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Preventing Connection Hijacking

From: Brian Smith
Subject: Preventing Connection Hijacking
Date: Sat, 09 Mar 2002 16:06:05 -0600
User-agent: Mozilla/5.0 (Windows; U; Windows NT 5.0; en-US; rv:0.9.8+) Gecko/20020301

[I originally sent this to Tony Hoyle, and then to info-cvs. Somebody suggested I would get feedback if I posted it to bug-cvs@gun.org, so I'm sending it here too. - Brian]

I am working on the below bug fix for Tony Hoyle's CVSNT A similar problem exists with the regular CVS. If you would like to developers would like this integrated, please let me know and I will create a patch for "regular" CVS.

At the very least, if you feel that the changes below will not fix the problem described, please let me know so I can come up with a more secure fix. Similarly, if there is a better way to communicate the idea of "rootless stream modification" (see below) back to new clients without breaking older clients, I would like to know what it is. As far as I can tell, there is no mechanism in the protocol for the server to send preferences/requirements to the client.

Thank you,


In the CVS Client/Server protocol document, there is the following note about Gssapi-encrypt (and the other encryption requests)

Gssapi-encrypt: Note that this request does not fully prevent an attacker from hijacking the connection, in the sense that it does not prevent hijacking the connection between the initial authentication and the Gssapi-encrypt request.

My understanding is that, when using Kerberos as the GSSAPI implementation, the authentication information (between "BEGIN GSSAPI REQUEST" and "I LOVE YOU") is guarenteed (by Kerberos) to be legitimate. Similarly, All the information after Gssapi-encrypt is guarenteed (by Kerberos) to be legitamate. The only problem is that a malicious user could insert requests between the authentication and the Gssapi-encrypt request (or even prevent the Gssapi-encrypt message from ever being sent). These requests would be executed using the credentials of whoever authenticated the connection at the beginning, which is dangerous. Is this a correct summary of the problem? Are there other dangers?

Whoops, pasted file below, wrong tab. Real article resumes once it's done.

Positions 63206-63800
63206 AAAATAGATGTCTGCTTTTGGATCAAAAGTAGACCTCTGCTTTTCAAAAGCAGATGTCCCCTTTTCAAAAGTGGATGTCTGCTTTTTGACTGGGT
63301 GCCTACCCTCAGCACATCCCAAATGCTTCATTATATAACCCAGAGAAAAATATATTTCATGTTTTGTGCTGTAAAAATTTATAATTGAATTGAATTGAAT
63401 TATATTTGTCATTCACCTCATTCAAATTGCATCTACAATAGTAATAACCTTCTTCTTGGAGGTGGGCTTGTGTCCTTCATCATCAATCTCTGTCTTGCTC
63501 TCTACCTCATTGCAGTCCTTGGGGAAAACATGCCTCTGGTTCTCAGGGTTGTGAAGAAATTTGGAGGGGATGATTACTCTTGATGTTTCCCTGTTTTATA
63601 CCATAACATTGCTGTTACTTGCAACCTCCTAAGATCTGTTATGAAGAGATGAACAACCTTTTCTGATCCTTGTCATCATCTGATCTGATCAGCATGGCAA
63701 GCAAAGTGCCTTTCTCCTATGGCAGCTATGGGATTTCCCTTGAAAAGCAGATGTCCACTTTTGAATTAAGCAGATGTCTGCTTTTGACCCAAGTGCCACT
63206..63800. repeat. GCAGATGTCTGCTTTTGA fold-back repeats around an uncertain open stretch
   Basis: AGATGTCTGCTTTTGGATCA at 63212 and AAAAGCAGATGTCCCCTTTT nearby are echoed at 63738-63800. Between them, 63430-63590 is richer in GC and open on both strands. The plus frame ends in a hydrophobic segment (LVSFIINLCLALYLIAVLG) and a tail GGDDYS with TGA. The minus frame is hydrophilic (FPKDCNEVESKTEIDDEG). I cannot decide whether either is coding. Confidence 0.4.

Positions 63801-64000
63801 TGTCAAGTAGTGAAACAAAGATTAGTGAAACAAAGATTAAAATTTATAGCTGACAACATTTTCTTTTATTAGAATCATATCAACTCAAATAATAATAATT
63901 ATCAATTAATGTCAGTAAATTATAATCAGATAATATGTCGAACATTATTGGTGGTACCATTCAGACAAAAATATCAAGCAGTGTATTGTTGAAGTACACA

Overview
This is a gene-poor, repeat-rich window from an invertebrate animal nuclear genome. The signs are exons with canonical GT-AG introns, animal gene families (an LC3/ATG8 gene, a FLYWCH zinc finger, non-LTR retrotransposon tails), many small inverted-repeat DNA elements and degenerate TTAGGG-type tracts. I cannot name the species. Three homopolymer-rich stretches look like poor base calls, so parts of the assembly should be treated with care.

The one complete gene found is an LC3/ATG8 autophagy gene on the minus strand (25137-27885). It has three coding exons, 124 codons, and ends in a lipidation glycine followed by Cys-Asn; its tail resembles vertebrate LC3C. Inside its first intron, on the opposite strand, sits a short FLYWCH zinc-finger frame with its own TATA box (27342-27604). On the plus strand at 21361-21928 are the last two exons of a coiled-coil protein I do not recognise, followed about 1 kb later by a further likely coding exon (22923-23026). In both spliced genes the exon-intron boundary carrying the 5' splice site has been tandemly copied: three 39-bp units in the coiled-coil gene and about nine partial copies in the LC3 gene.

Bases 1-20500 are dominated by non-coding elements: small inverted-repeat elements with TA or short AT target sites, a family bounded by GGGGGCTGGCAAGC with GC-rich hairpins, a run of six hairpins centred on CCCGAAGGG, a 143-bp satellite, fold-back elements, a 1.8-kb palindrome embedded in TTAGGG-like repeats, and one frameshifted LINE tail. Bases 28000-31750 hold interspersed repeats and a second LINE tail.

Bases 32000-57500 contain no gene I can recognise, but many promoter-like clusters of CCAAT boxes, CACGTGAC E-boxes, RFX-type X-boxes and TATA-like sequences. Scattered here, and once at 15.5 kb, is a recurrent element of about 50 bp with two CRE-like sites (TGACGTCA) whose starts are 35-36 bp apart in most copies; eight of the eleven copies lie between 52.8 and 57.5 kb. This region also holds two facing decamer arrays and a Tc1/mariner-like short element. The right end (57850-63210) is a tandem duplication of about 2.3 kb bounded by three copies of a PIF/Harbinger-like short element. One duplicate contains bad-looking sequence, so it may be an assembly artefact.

Now, I am planning to fix this problem for :gserver: mode by doing the following (analogous changes would be made to other protocols as appropriate):
   1. I will make Gssapi-encrypt "rootless" (not require a preceding
      Root request). This is needed anyway protect any sensitive
      information that is encoded in the root directory's name.
   2. I will provide an option in the server to require that the first
      request after authentication be "Gssapi-encrypt"
      or "Gssapi-authenticate".

Obviously, current "Gssapi-encrypt" unfortunately is currently not considered a rootless command. So, I have to make the client send the "Root" request first for older and current servers, and Gssapi-encrypt/authenticate first for servers that have the rootless Gssapi-encrypt.

My thinking is that I will have the new server send back an extra valid request "Rootless-Stream-Modification" that the new client can check for, to see if the stream modification requests (Gssapi-encrypt, Kerberos-encrypt, Protocol-encrypt, Gzip-stream) are rootless on the current server. If so, it will send the Root request _after_ the stream modification requests; otherwise, it will send the Root request _before_ the stream modification requests.

What do you think?

- Brian

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